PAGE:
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6

Do it after, just in case. Rooting shouldn't affect this process, but you never know. If it fails to activate you'll need to bring it in presumably, and if they see it's rooted they won't honor your warranty. Installing a custom ROM can definitely screw this up, though, so I wouldn't do that. The comments on my answer to this question have some insight ...


4

I assume from your posting that resetting the phone fixed the problem (temporarily). If you want the problem fixed for good, you can help by trying to narrow down the problem further. This will allow you to address the right people with a very specific request of what needs to be fixed. You should: Try to reproduce the problem. Install the apps you ...


3

In most (all?) cases, rooting voids your warranty. I would assume that in jurisdictions with sane laws, physical damage clearly caused by the dropping would still be covered; they can't reasonably claim that the rooting caused the damage or would prevent them from fixing it. That said, most jurisdictions don't have sane technology laws, and most carriers ...


3

Accept the update, it doesn't charge you unless you subscribe to the premium package. Aside from that, you could decompile the apk and remove the push notification for updates.


2

As I see it you have some options. I dont know if they will work though. Return your phone if it has an internal error, demand your money back and get another phone. Android OS is build by Google. HTC etc. only patches the OpenSource version of the OS from Google. So if you want something in Android fixed, I think Google would be the place to "place your ...


2

I have a Nexus S for T-Mobile, and I've enjoyed it so far. There's only been one update for the Nexus S so far, to 2.3.3. I didn't get it the first day, so I installed it myself. Unless Sprint turns it off, you should be able to tether. I can both over Wifi and USB. I have never needed to root, and I'm a rather advanced Android user. You can unlock the ...


2

Depends on your definition of 'rooting'. Depending on your phone, you may be able to simply install a custom Recovery on the device, boot to that, and either manually remove the apps through the adb shell or using some sort of installable script fed through the recovery in the form of a .zip file. (That's how it works on the Samsung Moment. Again, not ...


2

No. Sorry. Anything "System" cannot get uninstalled without being root. Some apps like ADW.Launcher allow you to "hide" them by making app groups in the app picker list. These apps will still start during boot, but like all android apps, as long as they are not running, they won't consume anything other than ram, and if android needs more ram they will be ...


2

Try this, it's worked for me so far: Go into messaging settings and uncheck automatically retrieve MMS. Now delete the conversation; I haven't had any problems since.


2

Questions for you: Did you install an app recently? What app did you last install? How long was that going on for? Have you checked with your Sprint provider? You're not getting charged for those incoming messages? It sounds like mal-ware, but do not wish to raise alarm nor fear in you, BUT by answering my questions above to ascertain it. Quite ...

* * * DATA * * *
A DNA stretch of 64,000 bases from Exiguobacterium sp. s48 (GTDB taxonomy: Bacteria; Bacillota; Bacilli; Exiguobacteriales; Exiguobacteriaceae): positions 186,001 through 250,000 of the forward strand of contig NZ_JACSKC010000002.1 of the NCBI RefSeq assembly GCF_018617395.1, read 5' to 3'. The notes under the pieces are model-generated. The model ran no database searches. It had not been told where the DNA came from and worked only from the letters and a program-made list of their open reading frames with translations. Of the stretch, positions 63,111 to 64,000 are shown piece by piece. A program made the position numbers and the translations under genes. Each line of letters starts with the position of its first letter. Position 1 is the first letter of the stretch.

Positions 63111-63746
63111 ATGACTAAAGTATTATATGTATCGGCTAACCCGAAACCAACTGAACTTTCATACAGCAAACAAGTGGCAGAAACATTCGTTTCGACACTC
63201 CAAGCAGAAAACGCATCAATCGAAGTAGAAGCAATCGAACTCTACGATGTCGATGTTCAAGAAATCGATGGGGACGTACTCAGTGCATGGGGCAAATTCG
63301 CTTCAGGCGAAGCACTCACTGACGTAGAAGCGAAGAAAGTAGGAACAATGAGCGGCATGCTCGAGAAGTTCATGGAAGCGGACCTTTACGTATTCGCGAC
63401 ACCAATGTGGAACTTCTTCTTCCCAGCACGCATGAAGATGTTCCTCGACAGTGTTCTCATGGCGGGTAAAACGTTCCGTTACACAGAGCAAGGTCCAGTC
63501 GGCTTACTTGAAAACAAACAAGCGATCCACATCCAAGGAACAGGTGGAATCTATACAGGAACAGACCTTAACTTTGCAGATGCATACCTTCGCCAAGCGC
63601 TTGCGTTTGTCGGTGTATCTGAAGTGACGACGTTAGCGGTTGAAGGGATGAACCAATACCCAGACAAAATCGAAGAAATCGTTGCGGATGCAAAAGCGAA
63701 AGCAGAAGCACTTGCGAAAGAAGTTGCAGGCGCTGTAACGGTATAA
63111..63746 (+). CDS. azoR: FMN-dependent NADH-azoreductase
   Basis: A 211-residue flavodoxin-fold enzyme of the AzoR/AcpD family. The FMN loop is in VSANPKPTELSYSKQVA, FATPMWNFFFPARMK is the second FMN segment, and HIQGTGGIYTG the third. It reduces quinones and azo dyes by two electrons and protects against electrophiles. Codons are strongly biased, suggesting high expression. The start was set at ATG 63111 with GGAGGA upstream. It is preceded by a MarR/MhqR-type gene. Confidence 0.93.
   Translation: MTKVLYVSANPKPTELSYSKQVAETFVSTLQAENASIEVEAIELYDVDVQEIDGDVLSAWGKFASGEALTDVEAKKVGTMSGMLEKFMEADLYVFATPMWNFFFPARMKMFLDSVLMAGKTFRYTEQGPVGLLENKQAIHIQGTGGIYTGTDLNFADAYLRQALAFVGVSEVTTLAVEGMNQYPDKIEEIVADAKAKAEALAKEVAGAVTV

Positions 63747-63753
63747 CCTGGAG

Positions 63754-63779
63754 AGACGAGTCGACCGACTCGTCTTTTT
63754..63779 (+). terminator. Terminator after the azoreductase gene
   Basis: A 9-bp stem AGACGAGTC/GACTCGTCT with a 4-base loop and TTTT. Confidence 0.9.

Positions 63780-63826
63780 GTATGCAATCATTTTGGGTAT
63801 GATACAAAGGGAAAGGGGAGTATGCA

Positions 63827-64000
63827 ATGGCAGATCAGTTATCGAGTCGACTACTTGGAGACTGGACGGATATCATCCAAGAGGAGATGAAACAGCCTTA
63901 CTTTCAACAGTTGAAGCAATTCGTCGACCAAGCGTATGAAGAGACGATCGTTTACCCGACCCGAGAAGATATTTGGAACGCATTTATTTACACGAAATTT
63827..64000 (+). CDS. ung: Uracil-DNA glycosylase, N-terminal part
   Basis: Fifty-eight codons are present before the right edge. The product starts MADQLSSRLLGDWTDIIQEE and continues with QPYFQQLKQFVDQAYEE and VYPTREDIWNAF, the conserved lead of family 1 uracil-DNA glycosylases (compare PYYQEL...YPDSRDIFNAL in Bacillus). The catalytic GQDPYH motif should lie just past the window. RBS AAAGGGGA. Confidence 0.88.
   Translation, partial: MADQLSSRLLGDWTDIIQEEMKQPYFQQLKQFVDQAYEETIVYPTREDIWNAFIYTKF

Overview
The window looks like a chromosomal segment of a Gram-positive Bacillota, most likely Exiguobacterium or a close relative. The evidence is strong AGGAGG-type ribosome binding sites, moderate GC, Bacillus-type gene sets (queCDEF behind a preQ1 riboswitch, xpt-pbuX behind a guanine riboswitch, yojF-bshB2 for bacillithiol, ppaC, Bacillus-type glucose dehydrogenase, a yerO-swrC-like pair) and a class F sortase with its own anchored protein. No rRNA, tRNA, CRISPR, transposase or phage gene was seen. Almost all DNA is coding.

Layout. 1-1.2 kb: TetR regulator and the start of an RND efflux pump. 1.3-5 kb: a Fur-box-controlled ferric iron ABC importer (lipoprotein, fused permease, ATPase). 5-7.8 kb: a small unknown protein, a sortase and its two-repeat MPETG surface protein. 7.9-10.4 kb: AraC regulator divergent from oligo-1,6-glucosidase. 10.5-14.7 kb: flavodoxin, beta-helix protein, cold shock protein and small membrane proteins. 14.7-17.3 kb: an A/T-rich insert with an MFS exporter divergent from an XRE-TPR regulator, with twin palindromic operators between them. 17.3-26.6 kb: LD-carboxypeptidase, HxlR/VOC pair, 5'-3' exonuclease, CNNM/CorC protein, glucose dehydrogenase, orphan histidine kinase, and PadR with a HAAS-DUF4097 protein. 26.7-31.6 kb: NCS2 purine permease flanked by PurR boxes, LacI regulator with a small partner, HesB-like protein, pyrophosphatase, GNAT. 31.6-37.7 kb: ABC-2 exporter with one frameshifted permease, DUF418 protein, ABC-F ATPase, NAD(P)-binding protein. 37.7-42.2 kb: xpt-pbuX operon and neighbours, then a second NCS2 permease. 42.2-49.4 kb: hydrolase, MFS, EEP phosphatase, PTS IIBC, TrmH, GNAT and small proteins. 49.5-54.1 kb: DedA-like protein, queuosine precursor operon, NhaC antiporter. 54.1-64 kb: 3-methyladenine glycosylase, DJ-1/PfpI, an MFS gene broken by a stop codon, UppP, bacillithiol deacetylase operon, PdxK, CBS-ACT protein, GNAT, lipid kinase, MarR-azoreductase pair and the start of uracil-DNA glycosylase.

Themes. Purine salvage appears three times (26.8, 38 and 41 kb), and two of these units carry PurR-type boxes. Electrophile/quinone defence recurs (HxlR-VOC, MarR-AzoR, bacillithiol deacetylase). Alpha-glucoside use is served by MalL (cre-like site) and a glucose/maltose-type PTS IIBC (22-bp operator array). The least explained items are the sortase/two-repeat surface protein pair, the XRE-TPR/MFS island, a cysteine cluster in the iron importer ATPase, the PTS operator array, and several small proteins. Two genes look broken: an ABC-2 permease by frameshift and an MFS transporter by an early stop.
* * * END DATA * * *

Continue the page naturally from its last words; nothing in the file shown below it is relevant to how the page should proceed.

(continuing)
2

According to AndroidCentral and these XDA posts, the Photon 4G is specifically made to prevent access to AT&T or T-Mobile and an unlock code won't do anything. Presumably so that if you are in the US and don't need to roam away from Sprint, you can't switch away from Sprint. The limitation doesn't appear to have been hacked around yet.


2

Unless the Google Play version is designed to work with Sprint's network, I don't think there is a process to do so. However, there is good news. First, Nexus devices (even from the carrier) tend to be mostly to entirely bloat free. For example, the Verizon Nexus 7 2013 is completely stock. Verizon loves to put bloat on their devices too... Second, even if ...


2

I had similar problem when I first tried installing a custom ROM (CyanogenMod ofcourse) on my ZTE Blade phone. Everytime I tried to install the custom ROM and getting the success message, it asked me to restart the phone but after restarting it again turn back to the stock ROM. I researched a lot and found a pretty simpler solution; I rooted my device using ...


1

Would the same thing happen if you used a VPN? Your ISP wouldn't be able to compress images if it didn't know what the traffic was, right? I found setting up a basic VPN to be pretty easy; if you have a Win 7 PC with an internet connection (or a willing buddy with one) you can set up a quick VPN using this guide: How to Configure your Computer to Accept ...


1

Google Voice is responsible for these; they are sent by default. See in the settings: You can uncheck this box and Google Voice will refrain from sending you SMS transcripts of your voicemails from then on. Also note, unchecking the box above titled Email the message to: only prevents email transcripts, not SMS ones.


1

Sprint tells me that I need to pay for a hot-spot plan for $30, but there has to be a way around this besides rooting my phone and putting Cyanogen on it. Sprint clamped down and disabled the previously free built-in tethering with the latest update. If you want USB tethering you can try PDANet, but wifi tethering will almost certainly require you to ...


1

I have rooted every phone I've ever had and they never charge you for rooting it. As already commented, I doubt they even look. Here are some examples: I used to have Assurion and they never charged me for a rooted phone. I bought a phone one time, rooted it and returned it. Never heard a peep from them.



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